I started OT school knowing that I wanted to do pediatrics. I set up everything to build up my resume for my first therapy job to be in pediatrics. Along the way I had a 3 month clinical rotation in hand therapy at Mayo Clinic in Scottsdale. That experience peaked my interest in hands. 13 years later when I was ready to transition out of pediatrics I returned to my interest in hand therapy and started the process of trying to switch paths. I ran into the same roadblocks so many of you have: lack of experience, no CHT certification yet (although you know that certified hand therapist salary is higher), little or no connections in the field. But after 1 year of hard work, and more than a few good breaks, I was able to get my first full-time job in hand therapy.
How to become a hand therapist and what is hand therapist salary? Getting started as a therapist in hand therapy is tough. If you are fortunate enough to have a clinical rotation in a hand therapy clinic you might get lucky get a job out of it also. If it doesn’t turn into your first hand therapy job, then you at least have some direct experience in hand therapy. But for so many therapists it can be a real challenge to get your foot in the door when trying to find a first job in the specialty.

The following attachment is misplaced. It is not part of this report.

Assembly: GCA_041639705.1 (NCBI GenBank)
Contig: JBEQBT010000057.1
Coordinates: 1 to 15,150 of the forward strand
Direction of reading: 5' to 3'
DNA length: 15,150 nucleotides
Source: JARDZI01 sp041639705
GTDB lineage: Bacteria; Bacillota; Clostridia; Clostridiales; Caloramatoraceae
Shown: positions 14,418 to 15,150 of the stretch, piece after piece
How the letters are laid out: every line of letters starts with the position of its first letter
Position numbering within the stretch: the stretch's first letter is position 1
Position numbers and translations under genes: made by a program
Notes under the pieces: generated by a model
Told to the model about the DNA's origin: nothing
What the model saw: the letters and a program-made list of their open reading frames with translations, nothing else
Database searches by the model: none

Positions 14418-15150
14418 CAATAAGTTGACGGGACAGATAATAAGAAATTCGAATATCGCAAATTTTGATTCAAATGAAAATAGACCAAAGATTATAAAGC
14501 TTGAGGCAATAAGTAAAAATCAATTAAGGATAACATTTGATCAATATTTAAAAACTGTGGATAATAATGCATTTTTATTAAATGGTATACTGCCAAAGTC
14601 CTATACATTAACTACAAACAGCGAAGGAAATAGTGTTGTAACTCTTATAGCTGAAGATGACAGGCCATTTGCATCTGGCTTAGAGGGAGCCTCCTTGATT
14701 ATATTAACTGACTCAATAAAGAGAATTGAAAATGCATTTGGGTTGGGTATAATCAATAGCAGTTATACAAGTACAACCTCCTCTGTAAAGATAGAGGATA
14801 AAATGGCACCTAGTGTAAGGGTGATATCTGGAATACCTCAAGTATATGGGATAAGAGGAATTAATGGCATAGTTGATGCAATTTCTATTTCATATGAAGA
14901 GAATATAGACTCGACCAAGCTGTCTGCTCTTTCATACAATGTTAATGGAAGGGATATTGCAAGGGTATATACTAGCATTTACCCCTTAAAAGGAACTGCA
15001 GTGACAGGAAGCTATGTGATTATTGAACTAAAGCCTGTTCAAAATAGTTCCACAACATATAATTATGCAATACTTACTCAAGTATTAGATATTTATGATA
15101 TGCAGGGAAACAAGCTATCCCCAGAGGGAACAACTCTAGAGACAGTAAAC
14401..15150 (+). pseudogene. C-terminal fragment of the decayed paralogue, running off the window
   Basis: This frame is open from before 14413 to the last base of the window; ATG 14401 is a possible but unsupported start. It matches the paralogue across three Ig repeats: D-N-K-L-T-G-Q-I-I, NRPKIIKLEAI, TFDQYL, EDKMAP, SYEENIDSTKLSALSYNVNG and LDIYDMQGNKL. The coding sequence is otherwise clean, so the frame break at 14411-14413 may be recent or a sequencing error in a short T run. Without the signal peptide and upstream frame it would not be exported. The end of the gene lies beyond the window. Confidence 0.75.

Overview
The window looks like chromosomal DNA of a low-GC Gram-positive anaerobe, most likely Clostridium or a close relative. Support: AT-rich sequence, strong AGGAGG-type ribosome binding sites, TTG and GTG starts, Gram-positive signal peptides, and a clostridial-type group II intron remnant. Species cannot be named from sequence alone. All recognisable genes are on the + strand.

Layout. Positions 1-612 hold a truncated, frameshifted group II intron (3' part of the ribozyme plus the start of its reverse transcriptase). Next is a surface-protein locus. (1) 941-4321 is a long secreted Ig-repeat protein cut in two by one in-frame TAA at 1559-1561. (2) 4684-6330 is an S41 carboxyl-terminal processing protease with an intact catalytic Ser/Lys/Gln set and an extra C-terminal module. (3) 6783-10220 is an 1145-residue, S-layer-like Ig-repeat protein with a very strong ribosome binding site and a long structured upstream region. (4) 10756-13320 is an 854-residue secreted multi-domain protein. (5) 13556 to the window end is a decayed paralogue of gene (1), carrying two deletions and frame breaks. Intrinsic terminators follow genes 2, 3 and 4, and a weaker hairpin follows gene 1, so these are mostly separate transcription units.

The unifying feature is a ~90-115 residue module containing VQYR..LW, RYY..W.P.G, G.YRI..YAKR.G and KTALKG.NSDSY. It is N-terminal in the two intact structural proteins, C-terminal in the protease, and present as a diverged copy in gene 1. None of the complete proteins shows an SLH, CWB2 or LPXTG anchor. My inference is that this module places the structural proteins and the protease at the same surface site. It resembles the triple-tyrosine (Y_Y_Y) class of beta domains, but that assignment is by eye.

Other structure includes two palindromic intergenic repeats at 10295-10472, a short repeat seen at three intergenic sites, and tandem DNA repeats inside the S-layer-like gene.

We’re going to give you a few pointers to get you started on the road to a job in hand therapy. This list isn’t exhaustive, and not everything may work for you, but these are the steps I used when I wanted to make the switch.
I want to take a minute and share some of the things I did in that year that helped the most. These aren’t a guarantee of a job in a year, but they will make you stand out more than other candidates with better looking resumes.
Wonder how to become a certified hand therapist? Here are the major steps.
Step 1: Buy and Read the Major Texts:
It’s a bit daunting to see the volume of information we need to master in hand therapy, but you need to start absorbing it. I committed to reading for 30-60 minutes every night and trying to finish a chapter or 2 every week. I slowly chipped away at a few key books and began getting comfortable with the massive amounts of information. Here are the 3 books I suggest first:
- Rehab of the Hand Vol 1 & 2 by Hunter, Mackin and Callahan – These are the Primary texts for hand therapy. They can be intimidating. But if you set a realistic weekly goal to chip through them you can do it. The early chapters are the most important and the deepest as they cover anatomy. A mastery of anatomy will make everything else easier to understand.
- Hand and Upper Extremity Rehabilitation by Falkenstein & Weiss – This is actually a CHT exam prep resource. But I found it a nice break from straight narrative reading. It is a series of sample exam questions and rationale for all correct and incorrect answers. It was a good way to study for the ADHD minded. It covered a lot of variety and it led me down some productive rabbit holes for additional research.
- The Hand by Ghazi Rayan & Ed Akelman – This one is a small paperback primer on hand anatomy and diagnoses. It’s a quick read but a great reference for future studying.
Step 2: Find a Mentor: